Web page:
By Simon Granat

 

Well, for political junkies, it’s that time of year. We’re now in the midst of the US Presidential election, not to mention another Federal Leadership election.

And as I write this, Obama and Romney are in their dressing rooms, preparing to square off head to head in the first of three US Presidential debates.

If you’re a political junkie like me, this is the equivalent of the Superbowl, only with less common fanfare. And just like the Superbowl, some of us Canadians are obsessed with large scale U.S. spectacles.

Presidential debates deserve attention since in the short span of an hour and a half, this event can seriously affect who will be the commander in chief of the world’s most powerful country. So as Canadians, it’s worthwhile to pay attention and to ask, what’s in it for us?

Barack Obama, the guy everyone knows and most Canadians love, is still the favourite. His economic policies favour “Buy American” and a shift to wean the country off of foreign oil producers. These two policies could pose as problematic for Canada. By buying American, the already battered Canadian manufacturing sector could see even greater reductions.And while there are numerous other factors at play, and while the U.S. will remain Canada’s trading partner, we need to look no further than Hamilton’s U.S. Steel to see the potential effects on our economy.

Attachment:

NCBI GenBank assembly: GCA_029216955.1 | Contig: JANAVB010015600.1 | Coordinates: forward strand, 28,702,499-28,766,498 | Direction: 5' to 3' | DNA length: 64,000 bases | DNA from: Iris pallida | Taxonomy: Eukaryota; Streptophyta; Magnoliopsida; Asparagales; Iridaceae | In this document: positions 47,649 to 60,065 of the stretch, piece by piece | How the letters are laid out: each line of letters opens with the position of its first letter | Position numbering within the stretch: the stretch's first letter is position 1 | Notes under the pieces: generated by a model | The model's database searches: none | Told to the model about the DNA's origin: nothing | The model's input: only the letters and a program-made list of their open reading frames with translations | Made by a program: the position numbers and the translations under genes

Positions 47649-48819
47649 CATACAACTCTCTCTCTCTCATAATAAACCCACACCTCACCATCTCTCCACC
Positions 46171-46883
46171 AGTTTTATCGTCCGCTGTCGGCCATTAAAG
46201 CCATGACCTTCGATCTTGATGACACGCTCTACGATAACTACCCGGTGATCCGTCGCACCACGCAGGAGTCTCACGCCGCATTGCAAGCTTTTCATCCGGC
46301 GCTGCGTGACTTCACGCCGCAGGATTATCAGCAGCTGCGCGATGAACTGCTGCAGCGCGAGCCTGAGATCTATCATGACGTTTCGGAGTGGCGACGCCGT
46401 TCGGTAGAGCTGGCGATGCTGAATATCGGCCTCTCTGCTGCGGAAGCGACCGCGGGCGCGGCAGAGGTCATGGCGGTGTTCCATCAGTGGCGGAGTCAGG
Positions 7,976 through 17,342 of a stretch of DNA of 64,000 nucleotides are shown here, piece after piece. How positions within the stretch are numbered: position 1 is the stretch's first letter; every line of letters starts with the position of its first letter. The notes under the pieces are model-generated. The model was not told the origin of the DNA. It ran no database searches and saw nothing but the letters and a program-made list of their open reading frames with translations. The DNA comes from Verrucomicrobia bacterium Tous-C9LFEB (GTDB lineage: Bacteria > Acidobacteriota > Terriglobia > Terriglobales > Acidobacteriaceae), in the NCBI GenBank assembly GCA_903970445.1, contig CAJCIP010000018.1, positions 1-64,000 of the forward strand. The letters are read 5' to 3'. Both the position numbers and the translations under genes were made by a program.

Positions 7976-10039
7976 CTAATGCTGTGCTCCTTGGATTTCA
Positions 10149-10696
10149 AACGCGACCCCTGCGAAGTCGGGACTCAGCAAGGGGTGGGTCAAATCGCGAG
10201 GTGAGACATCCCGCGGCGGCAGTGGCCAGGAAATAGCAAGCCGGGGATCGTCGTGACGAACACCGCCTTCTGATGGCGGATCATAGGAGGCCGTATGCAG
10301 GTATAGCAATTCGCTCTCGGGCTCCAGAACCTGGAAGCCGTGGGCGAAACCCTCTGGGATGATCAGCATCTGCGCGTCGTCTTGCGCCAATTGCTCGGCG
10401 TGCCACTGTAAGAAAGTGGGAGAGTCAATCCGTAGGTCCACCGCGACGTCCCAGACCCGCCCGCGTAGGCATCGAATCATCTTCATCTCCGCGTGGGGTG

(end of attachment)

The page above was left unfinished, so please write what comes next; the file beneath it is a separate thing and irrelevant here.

Likewise, any policy that affects foreign oil will undoubtedly affect Canada. Our economy is commodity based, and oil represents a large proportion of that sector of our economy. I’m not making a value judgement here, but this election will have an effect on any pipeline decisions the Harper government will make, especially if we ship our oil down south, or out west.

Romney’s election could, I think, prove dire. At the expense of regurgitating the Obama campaign’s messaging, it will lead us back to the old G.W. Bush economic policies that got us into a recession in the first place.

It’s worth noting that Obama still heavily favours private enterprise, and his economic policies could still be considered neoliberal trickle-down economics.

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